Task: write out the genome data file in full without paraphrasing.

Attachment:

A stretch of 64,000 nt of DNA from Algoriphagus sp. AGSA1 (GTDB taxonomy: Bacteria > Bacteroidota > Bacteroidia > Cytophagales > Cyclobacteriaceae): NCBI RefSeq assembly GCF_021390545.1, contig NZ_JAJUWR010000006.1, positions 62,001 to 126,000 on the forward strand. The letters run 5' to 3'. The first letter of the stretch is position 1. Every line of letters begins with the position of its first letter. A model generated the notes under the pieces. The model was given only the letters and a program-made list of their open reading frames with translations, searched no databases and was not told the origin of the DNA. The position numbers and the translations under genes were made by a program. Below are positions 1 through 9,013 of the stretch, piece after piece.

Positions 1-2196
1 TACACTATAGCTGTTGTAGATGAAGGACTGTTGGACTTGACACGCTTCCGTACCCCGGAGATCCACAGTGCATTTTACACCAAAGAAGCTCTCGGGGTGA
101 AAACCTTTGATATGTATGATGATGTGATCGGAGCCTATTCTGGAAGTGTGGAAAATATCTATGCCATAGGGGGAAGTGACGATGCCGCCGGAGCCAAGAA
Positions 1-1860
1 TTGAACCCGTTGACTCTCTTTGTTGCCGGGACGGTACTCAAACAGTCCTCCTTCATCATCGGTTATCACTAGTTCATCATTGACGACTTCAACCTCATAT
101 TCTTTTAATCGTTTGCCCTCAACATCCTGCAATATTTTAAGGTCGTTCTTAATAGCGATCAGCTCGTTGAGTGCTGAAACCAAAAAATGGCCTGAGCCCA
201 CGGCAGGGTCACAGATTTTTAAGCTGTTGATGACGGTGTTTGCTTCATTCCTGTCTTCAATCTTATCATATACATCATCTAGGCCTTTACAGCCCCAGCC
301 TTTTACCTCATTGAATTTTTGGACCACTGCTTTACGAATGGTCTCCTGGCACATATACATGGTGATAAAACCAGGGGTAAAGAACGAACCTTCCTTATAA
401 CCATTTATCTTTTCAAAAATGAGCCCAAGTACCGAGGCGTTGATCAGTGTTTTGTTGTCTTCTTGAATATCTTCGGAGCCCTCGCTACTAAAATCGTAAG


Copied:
A stretch of 64,000 nt of DNA from Algoriphagus sp. AGSA1 (GTDB taxonomy: Bacteria > Bacteroidota > Bacteroidia > Cytophagales > Cyclobacteriaceae): NCBI RefSeq assembly GCF_021390545.1, contig NZ_JAJUWR010000006.1, positions 62,001 to 126,000 on the forward strand. The letters run 5' to 3'. The first letter of the stretch is position 1. Every line of letters begins with the position of its first letter. A model generated the notes under the pieces. The model was given only the letters and a program-made list of their open reading frames with translations, searched no databases and was not told the origin of the DNA. The position numbers and the translations under genes were made by a program. Below are positions 1 through 9,013 of the stretch, piece after piece.

Positions 1-2196
1 TACACTATAGCTGTTGTAGATGAAGGACTGTTGGACTTGACACGCTTCCGTACCCCGGAGATCCACAGTGCATTTTACACCAAAGAAGCTCTCGGGGTGA
101 AAACCTTTGATATGTATGATGATGTGATCGGAGCCTATTCTGGAAGTGTGGAAAATATCTATGCCATAGGGGGAAGTGACGATGCCGCCGGAGCCAAGAA
Positions 1-1860
1 TTGAACCCGTTGACTCTCTTTGTTGCCGGGACGGTACTCAAACAGTCCTCCTTCATCATCGGTTATCACTAGTTCATCATTGACGACTTCAACCTCATAT
101 TCTTTTAATCGTTTGCCCTCAACATCCTGCAATATTTTAAGGTCGTTCTTAATAGCGATCAGCTCGTTGAGTGCTGAAACCAAAAAATGGCCTGAGCCCA
201 CGGCAGGGTCACAGATTTTTAAGCTGTTGATGACGGTGTTTGCTTCATTCCTGTCTTCAATCTTATCATATACATCATCTAGGCCTTTACAGCCCCAGCC
301 TTTTACCTCATTGAATTTTTGGACCACTGCTTTACGAATGGTCTCCTGGCACATATACATGGTGATAAAACCAGGGGTAAAGAACGAACCTTCCTTATAA
401 CCATTTATCTTTTCAAAAATGAGCCCAAGTACCGAGGCGTTGATCAGTGTTTTGTTGTCTTCTTGAATATCTTCGGAGCCCTCGCTACTAAAATCGTAAG